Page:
This introductory chapter presents Barack Obama's self-identification on his U.S. census form as a Black African American or Negro. His move settles one of the most prevalent issues during his 2008 presidential campaign—his racial identity—and resounded the monoracial ways of thinking that prevailed throughout U.S. history. Given that Obama often spoke of himself as a mixed-race, many people were surprised when he chose to write only one of his racial identities. Three lessons can be derived from this account: (1) how one talks about oneself can be different from how one identifies from day to day; (2) how one identifies from day to day can be different from how one fills out forms; and (3) one may choose a political statement different from both how one talks and how one identifies.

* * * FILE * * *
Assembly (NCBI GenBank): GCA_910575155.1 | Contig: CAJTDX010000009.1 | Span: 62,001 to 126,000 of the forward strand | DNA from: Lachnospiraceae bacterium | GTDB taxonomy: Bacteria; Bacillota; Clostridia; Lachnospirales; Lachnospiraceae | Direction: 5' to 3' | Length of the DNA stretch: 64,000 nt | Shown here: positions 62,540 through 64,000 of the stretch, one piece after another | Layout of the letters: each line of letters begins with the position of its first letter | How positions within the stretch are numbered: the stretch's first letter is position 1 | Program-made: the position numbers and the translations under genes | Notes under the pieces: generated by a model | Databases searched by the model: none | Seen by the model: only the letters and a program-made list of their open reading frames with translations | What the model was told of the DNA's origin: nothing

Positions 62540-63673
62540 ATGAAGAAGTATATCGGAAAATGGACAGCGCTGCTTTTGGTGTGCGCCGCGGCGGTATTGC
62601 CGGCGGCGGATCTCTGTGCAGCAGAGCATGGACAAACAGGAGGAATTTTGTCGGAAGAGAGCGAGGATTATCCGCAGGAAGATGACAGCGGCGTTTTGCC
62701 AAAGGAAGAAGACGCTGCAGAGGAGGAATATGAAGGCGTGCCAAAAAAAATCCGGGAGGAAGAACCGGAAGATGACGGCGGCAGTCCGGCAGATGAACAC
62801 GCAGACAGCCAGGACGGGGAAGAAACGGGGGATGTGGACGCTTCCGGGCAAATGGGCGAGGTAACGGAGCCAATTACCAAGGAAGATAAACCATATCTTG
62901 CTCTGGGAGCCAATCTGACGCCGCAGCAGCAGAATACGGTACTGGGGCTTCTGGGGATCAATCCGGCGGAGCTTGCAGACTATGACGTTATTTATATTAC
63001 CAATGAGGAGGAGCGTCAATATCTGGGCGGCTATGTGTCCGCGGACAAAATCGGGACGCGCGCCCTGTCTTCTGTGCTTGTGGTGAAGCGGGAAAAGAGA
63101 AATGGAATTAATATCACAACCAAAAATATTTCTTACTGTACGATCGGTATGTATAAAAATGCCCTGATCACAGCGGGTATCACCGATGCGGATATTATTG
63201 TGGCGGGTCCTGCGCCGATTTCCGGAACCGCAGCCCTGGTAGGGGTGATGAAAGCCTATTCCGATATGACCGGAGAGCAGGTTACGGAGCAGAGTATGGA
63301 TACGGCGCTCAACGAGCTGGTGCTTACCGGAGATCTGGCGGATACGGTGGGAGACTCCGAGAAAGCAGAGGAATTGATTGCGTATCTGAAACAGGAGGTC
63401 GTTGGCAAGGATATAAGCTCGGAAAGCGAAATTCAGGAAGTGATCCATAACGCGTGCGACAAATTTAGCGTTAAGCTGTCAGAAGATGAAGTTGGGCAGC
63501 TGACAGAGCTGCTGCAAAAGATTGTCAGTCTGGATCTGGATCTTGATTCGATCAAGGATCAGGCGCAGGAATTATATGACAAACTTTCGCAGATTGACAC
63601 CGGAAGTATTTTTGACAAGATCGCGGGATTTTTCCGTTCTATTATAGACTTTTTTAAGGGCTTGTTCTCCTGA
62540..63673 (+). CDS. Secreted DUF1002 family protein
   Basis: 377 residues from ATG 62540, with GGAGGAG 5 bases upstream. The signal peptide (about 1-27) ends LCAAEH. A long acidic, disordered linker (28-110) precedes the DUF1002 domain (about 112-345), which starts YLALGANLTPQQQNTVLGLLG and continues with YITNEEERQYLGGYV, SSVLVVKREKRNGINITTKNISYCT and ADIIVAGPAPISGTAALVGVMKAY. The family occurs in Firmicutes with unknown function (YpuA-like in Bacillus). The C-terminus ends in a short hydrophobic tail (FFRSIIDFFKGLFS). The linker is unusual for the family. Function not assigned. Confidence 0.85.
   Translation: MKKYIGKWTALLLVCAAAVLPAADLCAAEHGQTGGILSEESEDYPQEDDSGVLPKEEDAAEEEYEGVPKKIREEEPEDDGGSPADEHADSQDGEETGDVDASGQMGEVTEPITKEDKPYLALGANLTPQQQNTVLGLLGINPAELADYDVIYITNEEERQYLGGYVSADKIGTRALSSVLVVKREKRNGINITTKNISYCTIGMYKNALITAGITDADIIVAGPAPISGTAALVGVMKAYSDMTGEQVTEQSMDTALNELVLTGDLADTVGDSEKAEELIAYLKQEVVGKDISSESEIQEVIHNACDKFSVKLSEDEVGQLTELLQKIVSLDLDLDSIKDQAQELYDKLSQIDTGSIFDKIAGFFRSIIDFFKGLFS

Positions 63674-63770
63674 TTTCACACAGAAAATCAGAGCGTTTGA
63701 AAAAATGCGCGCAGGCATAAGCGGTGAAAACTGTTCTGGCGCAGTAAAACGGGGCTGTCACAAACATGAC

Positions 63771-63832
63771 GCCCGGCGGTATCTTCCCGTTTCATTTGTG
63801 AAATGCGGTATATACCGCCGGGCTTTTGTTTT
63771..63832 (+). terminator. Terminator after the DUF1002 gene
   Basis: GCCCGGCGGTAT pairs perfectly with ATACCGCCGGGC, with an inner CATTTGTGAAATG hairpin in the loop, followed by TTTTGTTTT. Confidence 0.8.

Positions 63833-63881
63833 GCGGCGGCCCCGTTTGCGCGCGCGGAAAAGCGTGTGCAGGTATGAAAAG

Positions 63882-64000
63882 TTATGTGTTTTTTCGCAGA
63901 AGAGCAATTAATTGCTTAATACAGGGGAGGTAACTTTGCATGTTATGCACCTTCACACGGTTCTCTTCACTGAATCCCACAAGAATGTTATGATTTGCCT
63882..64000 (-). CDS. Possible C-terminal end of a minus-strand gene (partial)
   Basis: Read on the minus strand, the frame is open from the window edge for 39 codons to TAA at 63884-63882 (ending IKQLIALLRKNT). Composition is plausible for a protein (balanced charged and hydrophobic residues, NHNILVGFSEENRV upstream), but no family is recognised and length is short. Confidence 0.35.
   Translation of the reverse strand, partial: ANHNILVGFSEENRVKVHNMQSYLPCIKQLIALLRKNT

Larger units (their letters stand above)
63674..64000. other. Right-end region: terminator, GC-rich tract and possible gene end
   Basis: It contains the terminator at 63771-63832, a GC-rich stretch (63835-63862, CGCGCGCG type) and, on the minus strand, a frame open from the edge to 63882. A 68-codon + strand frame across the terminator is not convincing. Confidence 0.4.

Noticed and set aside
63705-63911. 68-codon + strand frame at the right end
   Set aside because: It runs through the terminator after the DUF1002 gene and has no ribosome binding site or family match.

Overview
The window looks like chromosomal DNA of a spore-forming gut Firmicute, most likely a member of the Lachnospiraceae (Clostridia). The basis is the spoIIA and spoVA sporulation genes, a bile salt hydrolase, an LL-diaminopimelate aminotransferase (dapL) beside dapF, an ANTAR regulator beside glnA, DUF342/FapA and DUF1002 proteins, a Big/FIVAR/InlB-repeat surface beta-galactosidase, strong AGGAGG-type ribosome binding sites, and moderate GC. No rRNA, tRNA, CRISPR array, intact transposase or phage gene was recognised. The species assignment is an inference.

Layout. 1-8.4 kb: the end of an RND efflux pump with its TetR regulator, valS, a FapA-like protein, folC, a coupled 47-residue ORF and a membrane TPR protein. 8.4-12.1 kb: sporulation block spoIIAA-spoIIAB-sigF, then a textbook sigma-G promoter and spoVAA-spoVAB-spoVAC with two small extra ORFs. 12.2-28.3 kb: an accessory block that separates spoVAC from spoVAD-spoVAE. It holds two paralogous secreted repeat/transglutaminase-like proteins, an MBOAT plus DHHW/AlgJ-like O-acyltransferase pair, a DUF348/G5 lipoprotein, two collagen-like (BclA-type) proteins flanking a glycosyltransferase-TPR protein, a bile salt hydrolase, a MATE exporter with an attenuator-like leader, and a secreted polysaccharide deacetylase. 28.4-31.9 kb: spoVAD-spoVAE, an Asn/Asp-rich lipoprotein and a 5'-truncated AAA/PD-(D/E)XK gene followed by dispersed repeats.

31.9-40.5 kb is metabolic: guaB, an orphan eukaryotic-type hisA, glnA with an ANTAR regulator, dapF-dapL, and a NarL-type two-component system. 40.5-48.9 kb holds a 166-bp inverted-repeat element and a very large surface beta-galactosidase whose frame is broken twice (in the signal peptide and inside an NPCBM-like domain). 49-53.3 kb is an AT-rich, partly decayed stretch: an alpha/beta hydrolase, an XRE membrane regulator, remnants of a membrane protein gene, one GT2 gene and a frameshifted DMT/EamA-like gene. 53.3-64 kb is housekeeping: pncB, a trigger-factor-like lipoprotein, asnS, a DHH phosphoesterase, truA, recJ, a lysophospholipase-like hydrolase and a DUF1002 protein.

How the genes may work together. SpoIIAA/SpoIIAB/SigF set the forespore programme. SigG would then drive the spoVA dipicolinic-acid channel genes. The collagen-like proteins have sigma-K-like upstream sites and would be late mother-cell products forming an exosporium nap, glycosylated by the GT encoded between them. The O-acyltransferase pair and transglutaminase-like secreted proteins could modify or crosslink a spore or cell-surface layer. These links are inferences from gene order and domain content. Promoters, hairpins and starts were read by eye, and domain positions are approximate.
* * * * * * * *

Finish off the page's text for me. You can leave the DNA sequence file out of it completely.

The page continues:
NYU Press Scholarship Online requires a subscription or purchase to access the full text of books within the service. Public users can however freely search the site and view the abstracts and keywords for each book and chapter.
If you think you should have access to this title, please contact your librarian.
To troubleshoot, please check our FAQs, and if you can't find the answer there, please contact us.